4. The headlight mechanisms on my car are a bit of a mess. They work, they're straight, but they are caked in red and clear overspray, really bloody ugly. Picked up another set for pretty cheap, and well, you know the deal by now... strip, repair, clean, blast, plate, coat... The motors were kind of interesting to get back together... They were really tight on reassembly, like completely jammed. I'd paint stripped and powder coated the cases (didn't blast, as didn't want to deal with grit in there), so couldn't see why they'd be tight on reassembly. I'm thinking maybe baking the powder (215 degC) might have burned any residual oil in the bushings at the end of the case, and made some sort of hard film? Honestly, I'm at a little bit of a loss as to why. In any case, some time with rolled up 600grit sandpaper and the drill made the clearance needed to get them assembled cleanly again. All tested and working as they should. I'm a little worried they're going to work at different speeds, but can play with that later when they're fitted to the car. One of the connectors had a broken pin retention tine, so might just swap them out for DTMs. Will need to sort out the end stop adjustments also, but just put them back together as they came apart for now. Interior rebuild continues. It's dangerously close to being complete even! For reference, this is what I was starting with: I got another handbrake handle assembly and stripped it down, repaired some sloppy-ness (made new pivots) and got it all back together. Dropped that and the steering wheel to a local upholsterer, along with the old gear shift and handbrake boots to copy as well. Handbrake handle looks excellent. Need to turn up another button for the end, there is some black delrin at work that I can pinch an offcut off. Seams in the steering wheel are a little lumpier than I'd like, but overall its a massive improvement! Nice leather, and managed to find some perforated stuff too to match the original way it was done. I've got a boss-kit and am always looking out for nice steering wheels, so I'll likely run a few different aftermarket wheels on this from time to time, but its nice to have the original one all tidied up again. Lots of other balls up in the air with it, a little scatterbrained at the moment to be honest, need to just tick some jobs off the list and re-focus.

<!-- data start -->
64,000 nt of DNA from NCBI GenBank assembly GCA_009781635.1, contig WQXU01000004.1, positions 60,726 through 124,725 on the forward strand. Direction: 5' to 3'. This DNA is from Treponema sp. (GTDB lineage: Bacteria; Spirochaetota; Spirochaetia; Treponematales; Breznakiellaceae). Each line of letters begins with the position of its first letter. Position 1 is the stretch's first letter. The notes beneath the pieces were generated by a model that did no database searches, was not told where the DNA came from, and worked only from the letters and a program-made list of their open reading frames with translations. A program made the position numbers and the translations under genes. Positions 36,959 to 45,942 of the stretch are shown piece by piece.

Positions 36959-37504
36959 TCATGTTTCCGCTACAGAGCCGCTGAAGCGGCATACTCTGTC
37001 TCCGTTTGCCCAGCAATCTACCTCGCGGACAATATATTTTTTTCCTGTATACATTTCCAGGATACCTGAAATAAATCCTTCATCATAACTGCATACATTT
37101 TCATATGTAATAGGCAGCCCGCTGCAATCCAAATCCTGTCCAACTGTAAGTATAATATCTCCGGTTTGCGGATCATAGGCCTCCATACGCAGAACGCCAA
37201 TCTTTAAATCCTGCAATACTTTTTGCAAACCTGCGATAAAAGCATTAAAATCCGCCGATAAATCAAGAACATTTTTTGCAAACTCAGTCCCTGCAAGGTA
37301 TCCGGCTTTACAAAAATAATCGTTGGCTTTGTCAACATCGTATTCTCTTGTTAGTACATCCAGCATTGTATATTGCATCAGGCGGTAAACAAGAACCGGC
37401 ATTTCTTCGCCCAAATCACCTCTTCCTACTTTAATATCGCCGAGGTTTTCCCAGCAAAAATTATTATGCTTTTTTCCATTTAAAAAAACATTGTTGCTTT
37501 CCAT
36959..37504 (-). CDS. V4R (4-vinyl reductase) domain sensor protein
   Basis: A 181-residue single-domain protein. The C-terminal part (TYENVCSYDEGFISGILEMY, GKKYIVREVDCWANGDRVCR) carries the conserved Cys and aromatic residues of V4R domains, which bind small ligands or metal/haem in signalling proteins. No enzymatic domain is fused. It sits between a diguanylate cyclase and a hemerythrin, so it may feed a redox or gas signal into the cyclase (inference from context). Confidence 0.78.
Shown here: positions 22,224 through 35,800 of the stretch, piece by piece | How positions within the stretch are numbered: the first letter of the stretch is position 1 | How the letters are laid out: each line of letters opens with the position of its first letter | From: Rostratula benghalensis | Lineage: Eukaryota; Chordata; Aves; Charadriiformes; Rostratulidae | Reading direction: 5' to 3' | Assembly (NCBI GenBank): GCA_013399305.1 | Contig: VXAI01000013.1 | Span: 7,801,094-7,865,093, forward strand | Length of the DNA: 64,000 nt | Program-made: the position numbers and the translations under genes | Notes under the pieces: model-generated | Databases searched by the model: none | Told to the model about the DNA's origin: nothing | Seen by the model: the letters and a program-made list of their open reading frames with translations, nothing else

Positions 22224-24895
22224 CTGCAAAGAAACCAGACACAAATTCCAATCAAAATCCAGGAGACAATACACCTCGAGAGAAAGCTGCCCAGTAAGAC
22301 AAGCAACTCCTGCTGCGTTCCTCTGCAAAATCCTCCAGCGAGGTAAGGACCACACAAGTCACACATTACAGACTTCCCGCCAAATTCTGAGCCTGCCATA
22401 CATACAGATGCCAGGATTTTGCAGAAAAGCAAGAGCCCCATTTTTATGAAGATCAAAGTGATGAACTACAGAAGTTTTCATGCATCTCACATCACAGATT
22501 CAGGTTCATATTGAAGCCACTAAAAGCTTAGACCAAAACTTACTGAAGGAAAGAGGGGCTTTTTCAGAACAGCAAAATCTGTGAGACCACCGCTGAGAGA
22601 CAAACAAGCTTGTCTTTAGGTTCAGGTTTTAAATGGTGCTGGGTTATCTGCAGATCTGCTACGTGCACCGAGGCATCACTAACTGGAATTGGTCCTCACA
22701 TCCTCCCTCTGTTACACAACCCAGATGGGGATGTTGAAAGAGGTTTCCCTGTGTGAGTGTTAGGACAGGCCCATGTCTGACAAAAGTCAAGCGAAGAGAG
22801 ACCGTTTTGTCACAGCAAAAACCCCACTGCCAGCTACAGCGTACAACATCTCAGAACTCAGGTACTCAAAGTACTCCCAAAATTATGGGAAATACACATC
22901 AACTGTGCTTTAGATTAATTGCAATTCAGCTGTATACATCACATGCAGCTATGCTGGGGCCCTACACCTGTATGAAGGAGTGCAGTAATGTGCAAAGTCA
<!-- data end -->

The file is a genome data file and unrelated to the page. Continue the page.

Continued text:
5. Same answer unfortunately, a little too non-Starion for me alas, not in my wheel-house. Cool project, though.